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. Last Updated: 07/27/2016

MAILBOX: More Than Bombs Wreck Homes After Blasts

In response to stories dealing with the bombings of three apartment buildings, in Moscow and Volgodonsk, and to the resulting heightened security measures.


I live in Moscow. Do I live in fear? Yes, but not of terrorists. Moscow Mayor Yury Luzhkov is the one I fear, though I am pretty sure he's not the one blowing up buildings. The reason I fear Luzhkov is because I don't have a propiska, that great Soviet-era residence permit that Moscow authorities require everyone in the city to have - or else face fines or worse.

After the bombing and Luzhkov's announcement of stiffened propiska and registration regimes, my fears only increased. And not without cause. On Monday, after the second apartment building was blown up, police came by on their rounds to check the apartment where some friends of mine live. The members of this family are seven-year residents of Moscow and they have a small daughter. They don't, however, have a Moscow propiska, a fact that had never caused them trouble until now. After police checked their passports and noted that they had no propiska, they were told they had 24 hours to leave their home of seven years and get out of the city.

Nightly, the television shows police breaking their way into what are supposedly "suspicious" abandoned apartments. But much of the time, the camera forging in after police officers reveals apartments that have been vacated for at best three or four weeks while the residents are away on holiday.

The need for such measures is being blamed on Chechen rebel leaders like Shamil Basyaev and Khattab. But is this really any way to chase them? After all, journalists found both of these men up at a press conference in the Chechen capital, Grozny, earlier this week. And if journalists can find them, don't you think our crack commando special forces troops could find them as well?

Many law enforcement officers have an answer for that. They say they are underpaid and that, therefore, their incompetence is justified. The trend among many officers, in fact, is to leave the police altogether and work for private security firms where they make twice as much. But don't potential police officers understand that their pay is likely to be quite low? Government jobs not just in Russia but around the world don't pay so great. So why is the salary issue such a hindrance to doing what is traditionally not a well paying job? Besides, their pay doesn't put them at such a disadvantage compared with everyone else in Russia. My parents, who work in the private sector, routinely don't receive their salaries for months at a time. When they do, they certainly aren't much. My mother, who is a psychologist, makes $20 a month when she gets paid at all. Law enforcement agents on the other hand are paid regularly and receive many state-sponsored discounts on everything from transportation to utilities. It's one of the job's big appeals.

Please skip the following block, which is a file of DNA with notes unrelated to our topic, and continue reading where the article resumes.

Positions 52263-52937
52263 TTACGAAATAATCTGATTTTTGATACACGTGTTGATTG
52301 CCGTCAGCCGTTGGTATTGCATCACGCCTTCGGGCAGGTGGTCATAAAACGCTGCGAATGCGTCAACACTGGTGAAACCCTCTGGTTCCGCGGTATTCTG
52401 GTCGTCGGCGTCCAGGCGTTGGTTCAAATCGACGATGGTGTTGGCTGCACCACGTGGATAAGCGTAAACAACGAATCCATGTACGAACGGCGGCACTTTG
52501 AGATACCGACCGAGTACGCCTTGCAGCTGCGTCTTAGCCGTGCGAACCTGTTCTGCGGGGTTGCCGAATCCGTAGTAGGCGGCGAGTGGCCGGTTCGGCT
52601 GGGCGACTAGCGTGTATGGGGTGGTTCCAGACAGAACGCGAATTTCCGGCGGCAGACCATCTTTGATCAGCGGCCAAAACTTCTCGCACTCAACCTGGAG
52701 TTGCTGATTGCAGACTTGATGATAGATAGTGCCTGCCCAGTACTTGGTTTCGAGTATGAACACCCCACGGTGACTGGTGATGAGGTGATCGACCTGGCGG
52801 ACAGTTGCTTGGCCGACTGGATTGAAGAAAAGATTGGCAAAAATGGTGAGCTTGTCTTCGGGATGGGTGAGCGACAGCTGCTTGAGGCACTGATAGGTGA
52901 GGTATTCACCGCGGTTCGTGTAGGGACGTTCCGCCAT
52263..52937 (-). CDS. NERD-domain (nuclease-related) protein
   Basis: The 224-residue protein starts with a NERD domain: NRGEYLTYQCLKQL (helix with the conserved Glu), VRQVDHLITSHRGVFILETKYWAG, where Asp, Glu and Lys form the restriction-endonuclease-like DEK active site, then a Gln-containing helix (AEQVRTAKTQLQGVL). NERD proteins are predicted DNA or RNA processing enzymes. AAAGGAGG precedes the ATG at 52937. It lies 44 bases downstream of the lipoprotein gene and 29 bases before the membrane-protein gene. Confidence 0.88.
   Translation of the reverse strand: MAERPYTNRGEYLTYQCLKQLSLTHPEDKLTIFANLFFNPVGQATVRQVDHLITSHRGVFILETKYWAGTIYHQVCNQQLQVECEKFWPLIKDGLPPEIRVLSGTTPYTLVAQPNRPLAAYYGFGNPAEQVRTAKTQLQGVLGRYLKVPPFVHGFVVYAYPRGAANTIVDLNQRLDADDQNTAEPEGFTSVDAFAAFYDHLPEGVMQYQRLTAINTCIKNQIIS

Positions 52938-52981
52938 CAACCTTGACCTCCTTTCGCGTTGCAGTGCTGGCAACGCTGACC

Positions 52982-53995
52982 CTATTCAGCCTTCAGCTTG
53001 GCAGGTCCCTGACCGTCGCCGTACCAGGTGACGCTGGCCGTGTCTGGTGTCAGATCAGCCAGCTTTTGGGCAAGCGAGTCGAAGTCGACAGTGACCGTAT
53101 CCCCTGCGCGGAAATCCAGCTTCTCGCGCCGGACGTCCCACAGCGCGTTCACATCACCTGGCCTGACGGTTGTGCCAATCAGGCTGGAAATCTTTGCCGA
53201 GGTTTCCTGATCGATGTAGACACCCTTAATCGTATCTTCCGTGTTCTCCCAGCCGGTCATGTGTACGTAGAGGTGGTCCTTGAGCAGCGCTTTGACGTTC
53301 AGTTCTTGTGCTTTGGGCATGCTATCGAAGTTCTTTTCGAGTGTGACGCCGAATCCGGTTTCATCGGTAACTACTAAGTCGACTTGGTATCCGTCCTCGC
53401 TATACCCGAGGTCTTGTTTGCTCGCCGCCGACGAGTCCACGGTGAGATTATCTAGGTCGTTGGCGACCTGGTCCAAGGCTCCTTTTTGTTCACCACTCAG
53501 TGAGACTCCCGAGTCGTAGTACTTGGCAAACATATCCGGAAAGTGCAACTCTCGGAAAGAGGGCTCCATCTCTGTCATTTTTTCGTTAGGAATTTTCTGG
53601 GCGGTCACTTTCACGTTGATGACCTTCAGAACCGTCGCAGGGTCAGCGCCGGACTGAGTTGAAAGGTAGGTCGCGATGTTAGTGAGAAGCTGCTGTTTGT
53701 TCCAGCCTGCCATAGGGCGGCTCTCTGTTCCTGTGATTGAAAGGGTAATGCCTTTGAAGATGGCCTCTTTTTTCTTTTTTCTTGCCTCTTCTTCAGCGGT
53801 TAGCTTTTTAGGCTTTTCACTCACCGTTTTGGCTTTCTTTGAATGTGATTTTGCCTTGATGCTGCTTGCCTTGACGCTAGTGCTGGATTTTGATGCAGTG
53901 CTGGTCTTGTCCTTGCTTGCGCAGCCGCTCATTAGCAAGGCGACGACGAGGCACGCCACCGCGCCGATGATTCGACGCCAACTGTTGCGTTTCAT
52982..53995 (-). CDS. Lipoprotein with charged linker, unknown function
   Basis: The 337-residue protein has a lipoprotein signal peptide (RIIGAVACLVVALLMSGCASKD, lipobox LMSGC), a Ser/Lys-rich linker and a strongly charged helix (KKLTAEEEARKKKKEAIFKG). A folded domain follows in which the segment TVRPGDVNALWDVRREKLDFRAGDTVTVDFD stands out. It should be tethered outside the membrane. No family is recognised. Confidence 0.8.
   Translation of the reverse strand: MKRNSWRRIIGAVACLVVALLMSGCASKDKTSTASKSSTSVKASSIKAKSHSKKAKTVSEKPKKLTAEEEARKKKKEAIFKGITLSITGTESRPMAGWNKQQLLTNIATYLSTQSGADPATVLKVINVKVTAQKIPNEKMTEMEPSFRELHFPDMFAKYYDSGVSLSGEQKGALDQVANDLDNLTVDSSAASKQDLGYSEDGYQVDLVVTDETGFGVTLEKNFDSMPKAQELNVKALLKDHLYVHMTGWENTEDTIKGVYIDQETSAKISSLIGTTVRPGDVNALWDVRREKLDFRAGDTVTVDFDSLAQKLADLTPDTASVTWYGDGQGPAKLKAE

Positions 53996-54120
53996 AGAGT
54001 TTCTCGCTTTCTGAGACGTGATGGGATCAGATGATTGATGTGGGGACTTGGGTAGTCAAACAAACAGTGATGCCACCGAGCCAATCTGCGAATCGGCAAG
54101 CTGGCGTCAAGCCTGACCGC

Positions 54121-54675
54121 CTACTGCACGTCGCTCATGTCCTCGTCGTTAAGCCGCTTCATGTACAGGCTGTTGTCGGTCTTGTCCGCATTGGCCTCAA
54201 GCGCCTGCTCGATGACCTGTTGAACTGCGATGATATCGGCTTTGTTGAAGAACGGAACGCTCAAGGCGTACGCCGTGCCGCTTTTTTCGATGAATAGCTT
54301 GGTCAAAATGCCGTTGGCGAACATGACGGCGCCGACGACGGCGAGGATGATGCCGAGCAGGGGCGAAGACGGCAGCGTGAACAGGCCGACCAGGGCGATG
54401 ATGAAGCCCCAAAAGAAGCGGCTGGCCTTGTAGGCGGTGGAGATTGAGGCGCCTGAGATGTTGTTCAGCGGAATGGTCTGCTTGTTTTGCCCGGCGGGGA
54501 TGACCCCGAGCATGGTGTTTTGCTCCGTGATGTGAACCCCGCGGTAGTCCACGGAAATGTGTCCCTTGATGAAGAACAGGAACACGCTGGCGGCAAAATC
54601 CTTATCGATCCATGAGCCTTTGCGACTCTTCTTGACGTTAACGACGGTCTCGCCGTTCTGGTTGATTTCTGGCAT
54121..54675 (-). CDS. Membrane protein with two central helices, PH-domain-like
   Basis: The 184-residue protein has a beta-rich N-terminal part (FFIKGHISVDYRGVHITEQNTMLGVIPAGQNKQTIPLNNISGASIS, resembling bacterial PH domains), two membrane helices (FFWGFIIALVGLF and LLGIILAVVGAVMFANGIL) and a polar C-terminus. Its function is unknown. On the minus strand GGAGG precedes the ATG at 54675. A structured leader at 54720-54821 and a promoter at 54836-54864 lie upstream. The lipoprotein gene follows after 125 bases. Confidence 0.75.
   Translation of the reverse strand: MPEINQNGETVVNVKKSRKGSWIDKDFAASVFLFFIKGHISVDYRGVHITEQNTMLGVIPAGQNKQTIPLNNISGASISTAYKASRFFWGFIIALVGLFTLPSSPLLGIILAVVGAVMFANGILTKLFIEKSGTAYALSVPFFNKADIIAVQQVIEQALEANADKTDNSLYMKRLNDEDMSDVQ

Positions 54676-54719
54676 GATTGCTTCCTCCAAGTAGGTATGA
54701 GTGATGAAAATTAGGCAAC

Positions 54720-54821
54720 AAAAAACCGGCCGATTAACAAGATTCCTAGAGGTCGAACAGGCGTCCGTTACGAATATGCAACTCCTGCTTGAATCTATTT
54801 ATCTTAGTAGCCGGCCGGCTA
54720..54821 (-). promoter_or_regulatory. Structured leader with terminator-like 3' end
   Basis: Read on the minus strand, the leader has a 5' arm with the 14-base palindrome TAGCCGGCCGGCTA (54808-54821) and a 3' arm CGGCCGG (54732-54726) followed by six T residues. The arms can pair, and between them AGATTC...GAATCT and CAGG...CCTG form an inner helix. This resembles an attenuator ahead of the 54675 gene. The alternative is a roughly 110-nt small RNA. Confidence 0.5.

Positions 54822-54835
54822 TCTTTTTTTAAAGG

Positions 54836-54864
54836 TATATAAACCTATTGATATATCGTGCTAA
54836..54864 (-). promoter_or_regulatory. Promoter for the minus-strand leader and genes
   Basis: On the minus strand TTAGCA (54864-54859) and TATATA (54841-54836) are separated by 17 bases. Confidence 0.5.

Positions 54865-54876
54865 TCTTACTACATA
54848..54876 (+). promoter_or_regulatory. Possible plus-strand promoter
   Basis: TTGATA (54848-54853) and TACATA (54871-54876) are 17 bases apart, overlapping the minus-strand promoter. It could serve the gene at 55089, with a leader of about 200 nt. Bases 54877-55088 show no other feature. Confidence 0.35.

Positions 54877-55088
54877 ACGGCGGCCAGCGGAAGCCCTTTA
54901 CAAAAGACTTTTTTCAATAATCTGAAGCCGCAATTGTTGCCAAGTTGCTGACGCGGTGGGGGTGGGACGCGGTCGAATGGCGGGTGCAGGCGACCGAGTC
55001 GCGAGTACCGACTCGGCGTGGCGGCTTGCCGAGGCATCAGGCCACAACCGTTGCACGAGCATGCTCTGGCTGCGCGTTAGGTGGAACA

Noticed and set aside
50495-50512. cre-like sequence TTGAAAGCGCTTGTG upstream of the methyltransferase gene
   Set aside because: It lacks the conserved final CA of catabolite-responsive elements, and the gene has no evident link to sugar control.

So, people in law enforcement should quit excusing their own incompetence with low salaries and just do their jobs the way their countrymen do. Low salaries and bad attitudes are no excuse for human rights violations. Haven't these bombings ruined enough lives as it is?

Name withheld by request.

U.S. Reaction to Terror

Also in response to stories about the bombings.


I'm sorry to hear of the terrorism happening in your country. This has become the way terrorists have chosen to fight world opinion and have been carrying out attacks like this on American interests for the past 20 years. They have been hiding behind the Russian government for years, knowing the differences between people of Russia and the United States. We feel for the Russian people here in the United States and wish there were some way we could help you stop this terrorism. I do believe we need to work together as we did in World War II, with the common interest of maintaining our borders. Russia is now under attack by a force that needs to be stopped, a force that has been known for the killing and bombing of many targets throughout the world. I pray for all those affected by these cowardly acts and will back my government officials here in the United States in finding a way to pursue those responsible for killing in Russia and throughout the world. Terrorists need to realize that they do not own this world and others do live on this planet and their killing of innocent civilians will not be tolerated by the civilized people.


Richard Breault